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Legislation watch

2014 House Bill 5385: Expand drunk driving provisions to include illegal drugs

Public Act 315 of 2014

Introduced by Rep. Dan Lauwers (R) on March 4, 2014 To expand the law that requires a person arrested for drunk driving to take a chemical test so that it also applies to drug tests.   Official Text and Analysis.
Referred to the House Judiciary Committee on March 4, 2014
Reported in the House on May 15, 2014 With the recommendation that the substitute (H-3) be adopted and that the bill then pass.
Substitute offered in the House on May 28, 2014
The substitute passed by voice vote in the House on May 28, 2014
Amendment offered by Rep. Tom McMillin (R) on May 28, 2014 To repeal the provision of law that imposes driver license "points" for traffic infractions, with license suspensions for having 12 or more points in two years.
The amendment failed by voice vote in the House on May 28, 2014
Amendment offered by Rep. Dan Lauwers (R) on June 3, 2014 To establish that if enacted the bill will go into effect 90 days afterwards.
The amendment passed by voice vote in the House on June 3, 2014
Passed 101 to 8 in the House on June 3, 2014 To expand the law that requires a person stopped for drunk driving to take a breathalyzer or field sobriety test so that it instead refers to "a preliminary roadside analysis," expanding this law to suspected driving while drugged cases. The bill would not explicitly authorize the use of a roadside saliva test for marijuana, which has been challenged as inaccurate. This is part of a package extending the same or similar procedures to both drunk and drugged driving cases.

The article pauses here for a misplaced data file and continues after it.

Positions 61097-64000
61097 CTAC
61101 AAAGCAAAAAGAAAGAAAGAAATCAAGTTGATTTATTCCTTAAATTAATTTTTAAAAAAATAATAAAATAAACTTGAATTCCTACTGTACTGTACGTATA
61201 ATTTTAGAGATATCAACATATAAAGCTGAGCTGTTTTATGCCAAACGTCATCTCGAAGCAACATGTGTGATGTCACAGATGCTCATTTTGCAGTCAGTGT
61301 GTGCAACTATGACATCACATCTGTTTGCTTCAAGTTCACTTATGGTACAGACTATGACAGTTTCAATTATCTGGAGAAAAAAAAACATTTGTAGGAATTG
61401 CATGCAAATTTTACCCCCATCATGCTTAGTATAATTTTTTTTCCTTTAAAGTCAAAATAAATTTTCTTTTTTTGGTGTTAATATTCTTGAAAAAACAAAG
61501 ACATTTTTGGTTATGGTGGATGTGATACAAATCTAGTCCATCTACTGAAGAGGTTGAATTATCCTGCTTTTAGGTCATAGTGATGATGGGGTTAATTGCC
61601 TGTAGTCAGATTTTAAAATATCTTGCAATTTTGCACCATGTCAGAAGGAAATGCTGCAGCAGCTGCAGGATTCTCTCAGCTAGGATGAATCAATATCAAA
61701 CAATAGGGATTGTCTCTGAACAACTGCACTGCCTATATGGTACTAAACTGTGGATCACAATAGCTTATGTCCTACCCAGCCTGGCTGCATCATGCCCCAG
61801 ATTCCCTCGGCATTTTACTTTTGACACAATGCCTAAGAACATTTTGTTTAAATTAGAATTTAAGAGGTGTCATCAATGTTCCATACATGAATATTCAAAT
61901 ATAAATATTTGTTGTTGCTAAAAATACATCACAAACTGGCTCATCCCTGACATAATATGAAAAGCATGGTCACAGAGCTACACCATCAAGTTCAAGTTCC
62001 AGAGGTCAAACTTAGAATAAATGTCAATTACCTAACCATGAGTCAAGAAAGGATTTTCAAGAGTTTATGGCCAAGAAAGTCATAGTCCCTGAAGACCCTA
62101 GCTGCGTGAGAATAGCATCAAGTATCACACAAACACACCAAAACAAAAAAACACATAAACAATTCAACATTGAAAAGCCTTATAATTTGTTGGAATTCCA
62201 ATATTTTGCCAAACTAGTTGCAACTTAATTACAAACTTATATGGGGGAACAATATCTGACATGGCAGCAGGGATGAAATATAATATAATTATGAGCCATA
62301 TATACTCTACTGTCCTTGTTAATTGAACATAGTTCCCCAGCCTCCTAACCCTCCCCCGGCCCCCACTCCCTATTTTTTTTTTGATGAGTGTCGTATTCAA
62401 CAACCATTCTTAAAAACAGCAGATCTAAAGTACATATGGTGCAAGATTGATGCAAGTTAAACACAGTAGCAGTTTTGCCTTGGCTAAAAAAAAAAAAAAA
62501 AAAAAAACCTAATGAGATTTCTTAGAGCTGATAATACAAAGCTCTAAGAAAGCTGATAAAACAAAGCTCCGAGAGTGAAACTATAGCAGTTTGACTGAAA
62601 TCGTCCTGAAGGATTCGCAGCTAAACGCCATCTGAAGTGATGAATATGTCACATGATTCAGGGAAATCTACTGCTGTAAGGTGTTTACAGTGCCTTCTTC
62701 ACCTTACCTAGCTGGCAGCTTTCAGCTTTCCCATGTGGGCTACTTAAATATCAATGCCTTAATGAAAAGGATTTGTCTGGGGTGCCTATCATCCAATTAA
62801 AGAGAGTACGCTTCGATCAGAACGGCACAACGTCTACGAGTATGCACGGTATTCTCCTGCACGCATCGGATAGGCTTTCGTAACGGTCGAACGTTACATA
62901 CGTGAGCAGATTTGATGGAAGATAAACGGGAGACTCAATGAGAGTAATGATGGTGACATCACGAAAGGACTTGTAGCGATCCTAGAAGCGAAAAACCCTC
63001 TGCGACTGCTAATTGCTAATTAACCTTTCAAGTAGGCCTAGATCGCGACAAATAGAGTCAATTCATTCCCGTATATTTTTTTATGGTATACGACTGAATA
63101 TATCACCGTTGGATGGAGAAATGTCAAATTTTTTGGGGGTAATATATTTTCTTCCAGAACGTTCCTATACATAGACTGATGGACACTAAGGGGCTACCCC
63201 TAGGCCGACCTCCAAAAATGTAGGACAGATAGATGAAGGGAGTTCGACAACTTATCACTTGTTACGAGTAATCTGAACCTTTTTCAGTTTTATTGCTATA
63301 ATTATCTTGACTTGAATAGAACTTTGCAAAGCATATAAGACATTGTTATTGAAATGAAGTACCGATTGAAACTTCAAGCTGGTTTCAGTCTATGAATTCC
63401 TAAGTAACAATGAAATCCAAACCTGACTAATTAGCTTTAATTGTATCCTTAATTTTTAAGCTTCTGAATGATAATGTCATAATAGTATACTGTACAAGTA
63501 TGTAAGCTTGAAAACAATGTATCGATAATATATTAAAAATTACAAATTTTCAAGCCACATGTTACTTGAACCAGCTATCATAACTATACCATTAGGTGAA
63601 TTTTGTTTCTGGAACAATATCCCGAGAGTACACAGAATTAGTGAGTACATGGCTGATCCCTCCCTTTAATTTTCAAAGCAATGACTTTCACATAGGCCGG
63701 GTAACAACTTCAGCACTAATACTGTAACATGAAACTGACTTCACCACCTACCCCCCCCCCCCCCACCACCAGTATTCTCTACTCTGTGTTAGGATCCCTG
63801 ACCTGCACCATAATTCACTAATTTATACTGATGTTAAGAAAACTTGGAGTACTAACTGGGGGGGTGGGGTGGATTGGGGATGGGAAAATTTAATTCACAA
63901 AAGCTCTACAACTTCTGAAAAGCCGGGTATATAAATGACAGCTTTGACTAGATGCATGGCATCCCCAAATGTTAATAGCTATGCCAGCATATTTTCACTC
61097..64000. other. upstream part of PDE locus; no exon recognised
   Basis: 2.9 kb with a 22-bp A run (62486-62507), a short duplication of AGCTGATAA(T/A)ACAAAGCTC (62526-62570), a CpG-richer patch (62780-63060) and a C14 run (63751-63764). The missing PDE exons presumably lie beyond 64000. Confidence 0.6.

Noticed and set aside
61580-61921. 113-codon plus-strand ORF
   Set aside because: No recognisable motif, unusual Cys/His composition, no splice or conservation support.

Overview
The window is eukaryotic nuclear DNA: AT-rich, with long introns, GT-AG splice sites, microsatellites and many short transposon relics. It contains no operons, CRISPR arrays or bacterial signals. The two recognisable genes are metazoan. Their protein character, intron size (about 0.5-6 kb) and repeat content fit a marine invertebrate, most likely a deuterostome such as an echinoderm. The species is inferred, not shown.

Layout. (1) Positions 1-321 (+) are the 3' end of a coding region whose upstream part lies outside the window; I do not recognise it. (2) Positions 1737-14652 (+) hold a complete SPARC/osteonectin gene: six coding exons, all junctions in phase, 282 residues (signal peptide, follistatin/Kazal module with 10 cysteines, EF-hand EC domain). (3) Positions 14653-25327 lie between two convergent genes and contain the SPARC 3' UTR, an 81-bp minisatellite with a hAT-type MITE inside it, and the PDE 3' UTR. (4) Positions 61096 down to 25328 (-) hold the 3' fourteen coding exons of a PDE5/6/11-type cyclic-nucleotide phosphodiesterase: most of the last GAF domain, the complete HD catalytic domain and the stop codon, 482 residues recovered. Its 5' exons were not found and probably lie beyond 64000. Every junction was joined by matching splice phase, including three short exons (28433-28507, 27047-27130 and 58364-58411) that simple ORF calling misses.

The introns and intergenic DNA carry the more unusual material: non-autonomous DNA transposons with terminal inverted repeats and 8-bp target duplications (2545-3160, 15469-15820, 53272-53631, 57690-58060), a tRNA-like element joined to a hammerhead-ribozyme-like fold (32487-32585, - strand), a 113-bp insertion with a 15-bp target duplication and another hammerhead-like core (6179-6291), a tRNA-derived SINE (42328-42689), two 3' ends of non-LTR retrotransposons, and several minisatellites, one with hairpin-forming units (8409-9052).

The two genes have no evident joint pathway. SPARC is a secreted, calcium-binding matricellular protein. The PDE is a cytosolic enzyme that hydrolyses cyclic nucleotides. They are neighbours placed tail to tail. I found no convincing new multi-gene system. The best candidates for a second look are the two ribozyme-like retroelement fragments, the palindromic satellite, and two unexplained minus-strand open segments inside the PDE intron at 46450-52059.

Received in the Senate on June 4, 2014
Referred to the Senate Judiciary Committee on June 4, 2014
Reported in the Senate on September 11, 2014 With the recommendation that the substitute (S-2) be adopted and that the bill then pass.
Passed 35 to 0 in the Senate on October 1, 2014 (same description)
To expand the law that requires a person stopped for drunk driving to take a breathalyzer or field sobriety test so that it instead refers to "a preliminary roadside analysis," expanding this law to suspected driving while drugged cases. The bill would not explicitly authorize the use of a roadside saliva test for marijuana, which has been challenged as inaccurate. This is part of a package extending the same or similar procedures to both drunk and drugged driving cases.
Received in the House on October 2, 2014
Passed 104 to 3 in the House on October 2, 2014 To concur with the House-passed version of the bill.
Signed by Gov. Rick Snyder on October 14, 2014

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